Gyeongbokgung Palace

So, it was Lunar New Year and I couldn’t just spend it alone at home watching Netflix. Why not spend it alone at one of the largest ancient palaces in Seoul? Empty subway cars are one of my favorite things about staying in Seoul during a holiday. I was able to sit down! Of course the palace itself was packed since many other foreigners (and Koreans) had the same idea as me.

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Seoul Lantern Festival

I’ve been working on remembering and writing about my trip to Hokkaido last summer but it’s proving to be so long that I couldn’t post it last weekend (because I’m not done oops).

I found out about the Seoul Lantern Festival through an account I follow on Twitter and because of the fact that it was free, I decided to go on Friday which was the first day it started. This post will be full of pictures!

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My Apartment (then and now)

So it’s been a while (a year to be exact) and I moved to Seoul at the end of February. I realized that I never posted pictures of my first apartment so I’m combining the old apartment and the new on into one post. I never really got the chance to decorate my old apartment because I was afraid of accumulating too much stuff and when I moved to Seoul, I still had too much stuff. But less words, more pictures!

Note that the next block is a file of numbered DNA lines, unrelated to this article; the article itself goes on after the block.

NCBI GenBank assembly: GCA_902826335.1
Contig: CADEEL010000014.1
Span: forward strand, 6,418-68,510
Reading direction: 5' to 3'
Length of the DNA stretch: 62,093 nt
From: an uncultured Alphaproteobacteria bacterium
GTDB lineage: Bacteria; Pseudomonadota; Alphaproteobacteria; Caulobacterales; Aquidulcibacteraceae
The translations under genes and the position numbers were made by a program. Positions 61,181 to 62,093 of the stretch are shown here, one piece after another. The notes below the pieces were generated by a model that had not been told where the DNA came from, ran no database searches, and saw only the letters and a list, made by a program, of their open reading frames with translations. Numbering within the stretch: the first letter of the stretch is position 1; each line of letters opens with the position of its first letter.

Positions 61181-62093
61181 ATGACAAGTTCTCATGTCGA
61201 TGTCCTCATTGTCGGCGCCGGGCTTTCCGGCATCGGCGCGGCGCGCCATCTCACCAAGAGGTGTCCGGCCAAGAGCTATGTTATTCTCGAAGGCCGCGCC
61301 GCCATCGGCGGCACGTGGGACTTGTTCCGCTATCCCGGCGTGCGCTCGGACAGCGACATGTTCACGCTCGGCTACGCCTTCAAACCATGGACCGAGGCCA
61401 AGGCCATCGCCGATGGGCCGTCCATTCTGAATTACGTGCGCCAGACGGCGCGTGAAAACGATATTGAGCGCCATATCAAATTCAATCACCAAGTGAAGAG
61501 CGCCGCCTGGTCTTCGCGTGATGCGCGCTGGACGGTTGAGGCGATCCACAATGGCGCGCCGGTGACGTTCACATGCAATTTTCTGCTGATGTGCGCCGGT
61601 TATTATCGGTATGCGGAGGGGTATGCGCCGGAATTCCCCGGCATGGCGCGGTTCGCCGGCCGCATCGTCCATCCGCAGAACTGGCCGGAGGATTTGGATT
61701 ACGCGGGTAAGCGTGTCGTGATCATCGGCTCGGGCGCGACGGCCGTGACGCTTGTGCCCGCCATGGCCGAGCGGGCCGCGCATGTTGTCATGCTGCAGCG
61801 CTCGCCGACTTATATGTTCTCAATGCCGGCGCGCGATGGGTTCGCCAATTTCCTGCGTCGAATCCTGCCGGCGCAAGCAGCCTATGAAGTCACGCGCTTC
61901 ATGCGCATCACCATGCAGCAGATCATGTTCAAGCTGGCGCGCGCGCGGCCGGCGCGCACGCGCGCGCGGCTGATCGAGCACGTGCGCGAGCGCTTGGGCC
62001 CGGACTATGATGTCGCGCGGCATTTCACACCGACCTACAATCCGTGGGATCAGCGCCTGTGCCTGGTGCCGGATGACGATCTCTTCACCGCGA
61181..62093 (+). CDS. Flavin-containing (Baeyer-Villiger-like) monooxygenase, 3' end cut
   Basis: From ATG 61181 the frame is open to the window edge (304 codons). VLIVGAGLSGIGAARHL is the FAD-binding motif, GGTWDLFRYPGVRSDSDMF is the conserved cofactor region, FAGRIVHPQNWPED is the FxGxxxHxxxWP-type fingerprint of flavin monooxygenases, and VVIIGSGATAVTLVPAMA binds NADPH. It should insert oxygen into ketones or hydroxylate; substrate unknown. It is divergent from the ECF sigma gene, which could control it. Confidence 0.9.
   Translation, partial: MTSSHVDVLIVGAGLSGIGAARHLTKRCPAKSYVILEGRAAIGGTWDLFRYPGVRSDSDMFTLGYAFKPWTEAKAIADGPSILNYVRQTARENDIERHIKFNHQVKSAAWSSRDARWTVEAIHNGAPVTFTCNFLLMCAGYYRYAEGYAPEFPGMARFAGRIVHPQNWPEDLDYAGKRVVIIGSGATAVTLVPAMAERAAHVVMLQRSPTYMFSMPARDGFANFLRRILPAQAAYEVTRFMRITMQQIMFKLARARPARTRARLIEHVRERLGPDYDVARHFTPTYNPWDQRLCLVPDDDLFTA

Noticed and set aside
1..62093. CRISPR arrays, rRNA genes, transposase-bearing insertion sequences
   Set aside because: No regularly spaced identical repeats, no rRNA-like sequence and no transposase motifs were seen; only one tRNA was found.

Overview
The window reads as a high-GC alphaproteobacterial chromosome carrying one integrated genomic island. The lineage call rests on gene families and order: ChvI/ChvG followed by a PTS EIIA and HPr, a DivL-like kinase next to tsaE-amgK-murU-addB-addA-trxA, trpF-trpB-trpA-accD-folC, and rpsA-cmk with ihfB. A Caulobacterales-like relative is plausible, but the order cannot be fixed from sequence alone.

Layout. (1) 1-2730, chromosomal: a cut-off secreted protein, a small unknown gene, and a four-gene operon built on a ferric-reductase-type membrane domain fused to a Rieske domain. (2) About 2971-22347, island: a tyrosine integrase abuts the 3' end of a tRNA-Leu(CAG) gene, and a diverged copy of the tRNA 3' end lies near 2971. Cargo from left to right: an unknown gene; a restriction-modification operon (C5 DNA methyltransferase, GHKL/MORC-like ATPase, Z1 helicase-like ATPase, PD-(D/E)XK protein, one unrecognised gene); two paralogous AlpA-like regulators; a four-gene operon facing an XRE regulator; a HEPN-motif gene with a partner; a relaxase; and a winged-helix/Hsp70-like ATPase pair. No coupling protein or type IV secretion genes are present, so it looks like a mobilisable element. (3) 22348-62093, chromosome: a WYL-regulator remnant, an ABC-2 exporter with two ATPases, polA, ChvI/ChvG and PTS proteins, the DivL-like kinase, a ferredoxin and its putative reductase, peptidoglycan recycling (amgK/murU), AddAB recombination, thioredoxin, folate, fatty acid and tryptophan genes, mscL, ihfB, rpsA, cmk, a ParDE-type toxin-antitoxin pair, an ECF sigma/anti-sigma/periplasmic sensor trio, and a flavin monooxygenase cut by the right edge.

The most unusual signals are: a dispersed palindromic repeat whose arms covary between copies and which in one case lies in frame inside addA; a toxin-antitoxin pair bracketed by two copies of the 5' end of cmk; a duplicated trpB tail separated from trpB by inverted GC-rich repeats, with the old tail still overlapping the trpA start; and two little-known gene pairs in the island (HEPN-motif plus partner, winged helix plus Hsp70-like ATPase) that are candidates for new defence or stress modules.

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New Daejeon-er!

I’m in my city! I’m also in my apartment but there’s no wifi because I don’t have my alien registration card yet, or a bank account, or a cell phone plan. It’s been a difficult week and it will be another difficult week. But hey, there’s always Starbucks and overpriced drinks!

I went to Expo Bridge because that’s one of the most iconic images when you google Daejeon. I went with a friend, we actually trained together in Seoul and we’ve been doing practically everything together ever since. I figured out how to take the bus and that was an experience. It’s true what they say about the drivers and their driving and how crazy it is. We missed our stopped but enjoyed the walk to get to the bridge so it was all good.

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How to Get Around

If you put your mind to it, it’s really easy to get around in the Philippines. You don’t need a car (but sometimes it would be nice to have one). There are plenty of ways to get around (mainly four to five here in Zambales, but it is similar all over Luzon).

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The smallest vehicle, the tricycle, is mainly used for shorter distances within the villages and the towns. Not particularly fast but virtually no stops. The tricycle is a motorcycle (or now scooters) with an attached, modified side car. Depending on which part of Luzon you to go, the shapes of these vary and it’s actually quite interesting. The ones in Manila are larger and more boxy and I wish that the ones here in Zambales would catch on.

 

 

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